Men suffer emotional abuse in relationships too – I did

I knew I was in a toxic relationship from the moment my girlfriend, Pippa*, threw a glass of water over me during a meal I had with a friend.

She did not like him, and accused me of focusing all my attention on him that night.

Pippa and I were together for three years, and it opened my eyes to the horrors of abuse. It is sometimes easy to forget that it affects men as well as women. 

We met at an event in 2013. I was 23. Although I thought Pippa was attractive when I first saw her, it was not love at first sight. She was not an easy person to relate to but I grew closer to her as we shared an interest in politics and both had experiences with bullies at school, which created a bond.

At first, I was happy because Pippa was my first proper girlfriend in years. However, in hindsight one red flag cropped up immediately. She pitted me against my sister, Helen*, and Helen’s friend Jen*.

I was close to both of them but Pippa made me feel guilty about being friends with a woman, projecting her insecurities onto me. That’s how I justified her behavior, anyway; because my family adored Jen, most of them disliked Pippa before they really knew her, and I was increasingly forced to defend her. 

It felt scary – I was on my own and, looking back, my relatives could see through her.

Pippa and I moved in together after eight months. From the way she described her feelings, I genuinely thought she was in love with me, and that moving in together would be a way to escape the conflicts with my family.

Pippa had convinced me my family were the enemies, so I genuinely believed it was all worth it.

What I failed to anticipate, however, was that being separated from them would leave me more vulnerable to mental abuse. 

Pippa and I argued constantly. The worst rows were always about me having female friends: she would accuse me of fancying one of them and make snide remarks to them over Facebook. She would storm out of the house if a female friend commented on my status.

She insinuated that I might cheat on her, as her dad did to her mum, despite my having no track record of being unfaithful.

Back then, I thought our relationship would be forever but that my friendships would fade over time, so it was easier to cut off my female friends altogether. How wrong was I?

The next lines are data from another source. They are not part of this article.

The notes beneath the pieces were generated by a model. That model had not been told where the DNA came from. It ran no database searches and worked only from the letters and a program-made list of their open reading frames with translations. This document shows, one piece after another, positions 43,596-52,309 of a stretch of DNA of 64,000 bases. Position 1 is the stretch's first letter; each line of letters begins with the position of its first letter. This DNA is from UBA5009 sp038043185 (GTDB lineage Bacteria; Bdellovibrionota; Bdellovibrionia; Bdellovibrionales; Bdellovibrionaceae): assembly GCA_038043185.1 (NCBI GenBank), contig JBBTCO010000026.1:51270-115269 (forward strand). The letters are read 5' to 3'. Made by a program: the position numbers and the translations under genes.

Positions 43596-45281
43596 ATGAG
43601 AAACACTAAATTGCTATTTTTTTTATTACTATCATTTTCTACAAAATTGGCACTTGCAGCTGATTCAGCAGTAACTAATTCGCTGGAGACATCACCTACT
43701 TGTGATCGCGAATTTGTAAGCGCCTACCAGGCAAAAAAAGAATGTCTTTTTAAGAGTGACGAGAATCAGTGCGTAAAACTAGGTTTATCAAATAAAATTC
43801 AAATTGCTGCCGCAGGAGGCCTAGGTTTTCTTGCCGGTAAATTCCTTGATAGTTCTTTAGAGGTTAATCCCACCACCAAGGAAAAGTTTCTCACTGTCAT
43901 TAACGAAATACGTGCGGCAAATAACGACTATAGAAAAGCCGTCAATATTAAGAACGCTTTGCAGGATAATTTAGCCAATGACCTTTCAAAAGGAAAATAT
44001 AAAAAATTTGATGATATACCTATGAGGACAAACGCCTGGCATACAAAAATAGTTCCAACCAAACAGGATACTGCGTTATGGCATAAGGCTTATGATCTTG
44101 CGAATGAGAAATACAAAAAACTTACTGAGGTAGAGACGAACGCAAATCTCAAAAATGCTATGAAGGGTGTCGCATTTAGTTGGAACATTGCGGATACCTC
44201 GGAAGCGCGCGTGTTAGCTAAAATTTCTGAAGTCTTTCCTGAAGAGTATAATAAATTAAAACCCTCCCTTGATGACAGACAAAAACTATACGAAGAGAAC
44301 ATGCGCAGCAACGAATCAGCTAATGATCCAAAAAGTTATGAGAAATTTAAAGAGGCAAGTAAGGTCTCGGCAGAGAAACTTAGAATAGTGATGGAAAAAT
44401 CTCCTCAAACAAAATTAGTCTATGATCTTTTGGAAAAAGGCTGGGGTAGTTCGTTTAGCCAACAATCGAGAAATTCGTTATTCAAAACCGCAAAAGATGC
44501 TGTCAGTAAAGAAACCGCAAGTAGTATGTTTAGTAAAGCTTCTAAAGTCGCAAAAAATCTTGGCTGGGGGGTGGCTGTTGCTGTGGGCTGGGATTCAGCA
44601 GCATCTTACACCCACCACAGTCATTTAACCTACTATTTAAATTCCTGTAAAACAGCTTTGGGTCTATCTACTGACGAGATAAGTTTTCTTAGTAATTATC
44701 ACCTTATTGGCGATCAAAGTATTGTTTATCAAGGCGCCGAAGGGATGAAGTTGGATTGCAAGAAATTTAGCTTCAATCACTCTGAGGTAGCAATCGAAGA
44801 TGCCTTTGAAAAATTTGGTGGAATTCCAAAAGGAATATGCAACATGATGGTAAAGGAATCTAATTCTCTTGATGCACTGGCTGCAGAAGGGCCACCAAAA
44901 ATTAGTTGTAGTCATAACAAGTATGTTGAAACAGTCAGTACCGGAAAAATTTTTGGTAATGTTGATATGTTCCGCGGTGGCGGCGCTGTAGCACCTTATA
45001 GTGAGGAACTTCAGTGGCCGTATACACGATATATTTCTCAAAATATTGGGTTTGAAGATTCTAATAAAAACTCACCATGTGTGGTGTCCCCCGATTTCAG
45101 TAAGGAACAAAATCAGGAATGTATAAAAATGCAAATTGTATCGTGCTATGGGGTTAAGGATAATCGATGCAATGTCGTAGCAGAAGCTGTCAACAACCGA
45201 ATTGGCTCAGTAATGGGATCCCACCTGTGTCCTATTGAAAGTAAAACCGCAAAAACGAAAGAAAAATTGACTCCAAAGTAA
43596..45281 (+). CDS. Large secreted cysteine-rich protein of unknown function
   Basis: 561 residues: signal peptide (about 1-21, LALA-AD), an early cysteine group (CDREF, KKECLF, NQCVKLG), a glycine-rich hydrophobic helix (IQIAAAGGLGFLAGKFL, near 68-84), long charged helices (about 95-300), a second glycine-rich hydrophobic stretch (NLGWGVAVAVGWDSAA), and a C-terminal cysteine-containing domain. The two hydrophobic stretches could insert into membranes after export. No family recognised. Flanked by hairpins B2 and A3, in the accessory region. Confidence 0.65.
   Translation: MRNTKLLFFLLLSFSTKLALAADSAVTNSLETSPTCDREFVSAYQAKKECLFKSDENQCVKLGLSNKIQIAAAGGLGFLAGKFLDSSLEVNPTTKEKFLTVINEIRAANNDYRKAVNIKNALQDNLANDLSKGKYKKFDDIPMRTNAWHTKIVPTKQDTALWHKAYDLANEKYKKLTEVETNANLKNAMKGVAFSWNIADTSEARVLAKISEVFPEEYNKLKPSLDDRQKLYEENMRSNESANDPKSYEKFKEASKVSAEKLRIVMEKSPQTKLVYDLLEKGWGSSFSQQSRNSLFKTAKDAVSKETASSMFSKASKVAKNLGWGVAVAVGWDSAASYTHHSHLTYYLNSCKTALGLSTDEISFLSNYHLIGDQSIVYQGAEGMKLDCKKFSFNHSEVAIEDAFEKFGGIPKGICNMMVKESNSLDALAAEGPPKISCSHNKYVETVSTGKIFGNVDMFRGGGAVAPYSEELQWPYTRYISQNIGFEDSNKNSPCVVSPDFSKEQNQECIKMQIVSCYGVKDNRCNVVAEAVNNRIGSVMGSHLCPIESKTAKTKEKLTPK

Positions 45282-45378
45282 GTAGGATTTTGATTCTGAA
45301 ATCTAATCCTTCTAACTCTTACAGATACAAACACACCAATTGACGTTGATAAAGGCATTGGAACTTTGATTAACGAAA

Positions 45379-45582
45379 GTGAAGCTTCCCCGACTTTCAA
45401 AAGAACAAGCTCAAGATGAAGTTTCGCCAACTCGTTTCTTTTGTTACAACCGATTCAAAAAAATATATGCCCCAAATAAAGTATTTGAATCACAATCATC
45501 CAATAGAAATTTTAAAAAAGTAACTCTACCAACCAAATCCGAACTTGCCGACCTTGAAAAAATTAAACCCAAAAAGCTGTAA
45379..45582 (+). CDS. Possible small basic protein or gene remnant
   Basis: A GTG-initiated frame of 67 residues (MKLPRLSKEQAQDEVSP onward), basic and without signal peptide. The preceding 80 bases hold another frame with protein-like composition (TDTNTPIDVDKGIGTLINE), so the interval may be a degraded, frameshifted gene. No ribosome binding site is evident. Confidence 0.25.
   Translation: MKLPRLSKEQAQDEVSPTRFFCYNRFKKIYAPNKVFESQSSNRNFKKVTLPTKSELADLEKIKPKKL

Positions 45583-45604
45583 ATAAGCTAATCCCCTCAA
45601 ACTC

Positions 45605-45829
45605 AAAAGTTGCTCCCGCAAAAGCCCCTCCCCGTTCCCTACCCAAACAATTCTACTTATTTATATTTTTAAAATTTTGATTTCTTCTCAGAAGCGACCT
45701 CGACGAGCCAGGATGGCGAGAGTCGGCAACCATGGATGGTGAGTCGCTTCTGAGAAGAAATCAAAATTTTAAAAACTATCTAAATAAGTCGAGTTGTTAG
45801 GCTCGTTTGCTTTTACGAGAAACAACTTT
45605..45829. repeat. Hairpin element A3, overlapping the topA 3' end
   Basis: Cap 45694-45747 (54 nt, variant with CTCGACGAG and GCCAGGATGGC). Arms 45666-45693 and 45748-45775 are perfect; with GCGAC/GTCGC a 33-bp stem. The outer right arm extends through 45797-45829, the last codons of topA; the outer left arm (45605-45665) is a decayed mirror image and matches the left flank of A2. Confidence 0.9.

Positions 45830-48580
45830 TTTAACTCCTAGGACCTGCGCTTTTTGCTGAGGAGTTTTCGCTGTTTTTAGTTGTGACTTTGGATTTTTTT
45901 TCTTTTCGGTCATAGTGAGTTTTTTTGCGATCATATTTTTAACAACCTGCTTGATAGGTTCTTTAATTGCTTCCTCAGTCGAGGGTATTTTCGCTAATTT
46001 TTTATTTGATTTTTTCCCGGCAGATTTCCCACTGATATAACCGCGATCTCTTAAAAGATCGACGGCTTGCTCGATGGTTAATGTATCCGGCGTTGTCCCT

The situation hit rock bottom when I got a new job working for a special needs charity. Pippa constantly told me what I should and should not do at work and kept phoning me to start fights while I was there.

Instead of socialising with my colleagues at lunch, she would expect me to call her for the whole hour. In the end, the charity sacked me, saying that they felt like I wasn’t focused.

By this point, my mum, dad and Helen were picking up signs that things were not right. 

Pippa had refused to help me financially when I lost my job and spent all her money on a new car while I was pleading poverty. 

My dad accused her of bullying me and Helen, and Mum told me I had to defend myself more. But I didn’t know any other man who was going something like this and had no clue what to do.  

When the relationship finally came to an end in 2016, it was Pippa who left me. We were at a family birthday meal, and after too much to drink, I got angry at comments my sister made about Pippa spending more time with a male friend than she was with me.

Ironically, it was Pippa who ended it, citing the constant drama as her reason.

It felt like a huge betrayal. I had just defended her yet again, and this was how she repaid me. 

The damage caught up with me when I started to rekindle the relationships I had lost. It wasn’t easy to build those friendships up again – most of my mates welcomed me back, but others were lost for good.

I was also scarred financially. I lost a lot of money paying for a house that we barely lived in and I still feel like I am picking up the pieces.

Nonetheless, I have put my energy into another career; I still have my friends and family and I am able to live on my own. My self-esteem has gradually come back over time.

When your partner demoralises you, and interferes in your life, they are exerting control. Since being with Pippa, I’ve been able to help some friends identify red flags in their own relationships, and they have done something about it. I feel really positive that I was able to help.

I am now in a loving relationship now that started three years after Pippa and I split up. Unlike my ex, she trusts me to spend time away from her – and my family adore her. It makes me optimistic about the future.

I don’t think we hear enough about the emotional abuse men suffer because there is a societal pressure to be ‘tough.’ Since the #MeToo movement, the focus has been on female abuse survivors, and quite rightly so. But if more men sought help from specialists and were open about their experiences, others would be encouraged to come forward and get the help they need.

I’d advise anyone who thinks they might be in an abusive situation to trust their gut instinct and walk away. I know it is easier said than done – I thought that I was locked into living with Pippa because we had signed a contract but there are always ways round these obstacles. 

Take control of your destiny before your partner does it for you. I’m so glad I did.

*Names have been changed

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